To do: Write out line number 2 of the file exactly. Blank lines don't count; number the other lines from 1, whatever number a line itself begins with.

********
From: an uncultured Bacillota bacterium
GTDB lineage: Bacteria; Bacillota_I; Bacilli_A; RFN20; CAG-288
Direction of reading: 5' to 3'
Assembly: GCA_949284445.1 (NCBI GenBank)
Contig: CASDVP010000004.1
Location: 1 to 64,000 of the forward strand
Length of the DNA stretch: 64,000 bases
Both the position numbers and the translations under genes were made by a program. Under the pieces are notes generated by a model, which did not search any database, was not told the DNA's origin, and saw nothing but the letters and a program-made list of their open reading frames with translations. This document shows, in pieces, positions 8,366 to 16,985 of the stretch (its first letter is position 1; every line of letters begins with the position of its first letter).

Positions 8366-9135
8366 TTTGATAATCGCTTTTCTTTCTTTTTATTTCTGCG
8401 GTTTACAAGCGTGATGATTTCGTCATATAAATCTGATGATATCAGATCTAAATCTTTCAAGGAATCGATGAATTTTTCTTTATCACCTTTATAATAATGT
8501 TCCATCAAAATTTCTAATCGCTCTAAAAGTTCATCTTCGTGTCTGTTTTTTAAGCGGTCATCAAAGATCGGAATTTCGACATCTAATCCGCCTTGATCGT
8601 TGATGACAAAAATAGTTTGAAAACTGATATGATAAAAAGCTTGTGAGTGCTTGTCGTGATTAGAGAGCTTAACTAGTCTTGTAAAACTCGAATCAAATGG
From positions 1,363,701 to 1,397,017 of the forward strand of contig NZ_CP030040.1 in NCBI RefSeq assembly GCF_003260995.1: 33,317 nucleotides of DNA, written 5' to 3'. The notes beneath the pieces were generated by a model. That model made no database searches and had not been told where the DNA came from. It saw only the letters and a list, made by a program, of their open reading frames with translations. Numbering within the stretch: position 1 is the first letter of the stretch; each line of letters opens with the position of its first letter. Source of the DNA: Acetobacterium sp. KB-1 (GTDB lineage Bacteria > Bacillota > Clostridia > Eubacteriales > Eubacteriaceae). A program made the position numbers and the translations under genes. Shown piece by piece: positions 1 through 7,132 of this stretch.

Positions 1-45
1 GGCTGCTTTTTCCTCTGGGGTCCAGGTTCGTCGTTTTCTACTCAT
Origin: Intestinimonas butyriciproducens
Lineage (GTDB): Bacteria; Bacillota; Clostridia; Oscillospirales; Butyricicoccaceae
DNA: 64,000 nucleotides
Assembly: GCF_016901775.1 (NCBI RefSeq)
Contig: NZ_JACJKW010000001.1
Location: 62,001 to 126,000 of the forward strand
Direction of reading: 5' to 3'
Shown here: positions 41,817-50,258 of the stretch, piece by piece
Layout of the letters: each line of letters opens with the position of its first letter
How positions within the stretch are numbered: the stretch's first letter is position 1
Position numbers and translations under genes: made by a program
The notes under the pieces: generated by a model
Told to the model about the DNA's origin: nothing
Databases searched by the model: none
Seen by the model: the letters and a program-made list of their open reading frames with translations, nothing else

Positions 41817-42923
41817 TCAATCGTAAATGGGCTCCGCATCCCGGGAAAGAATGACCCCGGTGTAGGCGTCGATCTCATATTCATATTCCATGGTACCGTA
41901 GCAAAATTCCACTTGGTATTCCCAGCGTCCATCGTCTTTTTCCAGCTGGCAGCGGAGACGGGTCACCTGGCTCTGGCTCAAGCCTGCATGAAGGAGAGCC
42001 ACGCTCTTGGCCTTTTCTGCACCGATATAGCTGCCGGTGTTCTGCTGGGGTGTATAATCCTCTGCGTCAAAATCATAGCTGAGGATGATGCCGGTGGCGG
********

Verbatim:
GTDB lineage: Bacteria; Bacillota_I; Bacilli_A; RFN20; CAG-288